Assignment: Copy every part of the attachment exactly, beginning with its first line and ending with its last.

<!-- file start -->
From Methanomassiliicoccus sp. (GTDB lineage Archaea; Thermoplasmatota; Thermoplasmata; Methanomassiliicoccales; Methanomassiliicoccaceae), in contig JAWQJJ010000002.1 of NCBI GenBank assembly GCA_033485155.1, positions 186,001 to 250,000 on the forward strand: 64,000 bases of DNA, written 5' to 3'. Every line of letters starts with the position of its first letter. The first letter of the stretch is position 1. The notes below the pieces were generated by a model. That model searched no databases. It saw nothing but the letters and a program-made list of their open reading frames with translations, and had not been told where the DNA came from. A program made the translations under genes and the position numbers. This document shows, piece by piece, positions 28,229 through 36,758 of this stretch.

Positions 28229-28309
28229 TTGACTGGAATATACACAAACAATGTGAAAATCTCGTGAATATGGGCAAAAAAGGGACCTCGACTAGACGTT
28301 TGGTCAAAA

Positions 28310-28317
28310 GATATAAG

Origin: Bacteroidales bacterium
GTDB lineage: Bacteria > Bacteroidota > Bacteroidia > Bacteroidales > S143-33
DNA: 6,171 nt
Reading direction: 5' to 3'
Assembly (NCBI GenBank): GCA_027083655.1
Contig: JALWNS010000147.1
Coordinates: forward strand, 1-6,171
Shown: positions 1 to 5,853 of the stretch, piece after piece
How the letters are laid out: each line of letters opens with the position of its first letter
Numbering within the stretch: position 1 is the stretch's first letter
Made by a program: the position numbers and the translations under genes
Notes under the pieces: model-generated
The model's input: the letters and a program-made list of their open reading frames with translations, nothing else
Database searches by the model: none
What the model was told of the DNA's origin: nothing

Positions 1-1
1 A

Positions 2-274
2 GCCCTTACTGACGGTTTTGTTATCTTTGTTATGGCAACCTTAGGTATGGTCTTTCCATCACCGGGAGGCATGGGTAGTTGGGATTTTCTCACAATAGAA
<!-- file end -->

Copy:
From Methanomassiliicoccus sp. (GTDB lineage Archaea; Thermoplasmatota; Thermoplasmata; Methanomassiliicoccales; Methanomassiliicoccaceae), in contig JAWQJJ010000002.1 of NCBI GenBank assembly GCA_033485155.1, positions 186,001 to 250,000 on the forward strand: 64,000 bases of DNA, written 5' to 3'. Every line of letters starts with the position of its first letter. The first letter of the stretch is position 1. The notes below the pieces were generated by a model. That model searched no databases. It saw nothing but the letters and a program-made list of their open reading frames with translations, and had not been told where the DNA came from. A program made the translations under genes and the position numbers. This document shows, piece by piece, positions 28,229 through 36,758 of this stretch.

Positions 28229-28309
28229 TTGACTGGAATATACACAAACAATGTGAAAATCTCGTGAATATGGGCAAAAAAGGGACCTCGACTAGACGTT
28301 TGGTCAAAA

Positions 28310-28317
28310 GATATAAG

Origin: Bacteroidales bacterium
GTDB lineage: Bacteria > Bacteroidota > Bacteroidia > Bacteroidales > S143-33
DNA: 6,171 nt
Reading direction: 5' to 3'
Assembly (NCBI GenBank): GCA_027083655.1
Contig: JALWNS010000147.1
Coordinates: forward strand, 1-6,171
Shown: positions 1 to 5,853 of the stretch, piece after piece
How the letters are laid out: each line of letters opens with the position of its first letter
Numbering within the stretch: position 1 is the stretch's first letter
Made by a program: the position numbers and the translations under genes
Notes under the pieces: model-generated
The model's input: the letters and a program-made list of their open reading frames with translations, nothing else
Database searches by the model: none
What the model was told of the DNA's origin: nothing

Positions 1-1
1 A

Positions 2-274
2 GCCCTTACTGACGGTTTTGTTATCTTTGTTATGGCAACCTTAGGTATGGTCTTTCCATCACCGGGAGGCATGGGTAGTTGGGATTTTCTCACAATAGAA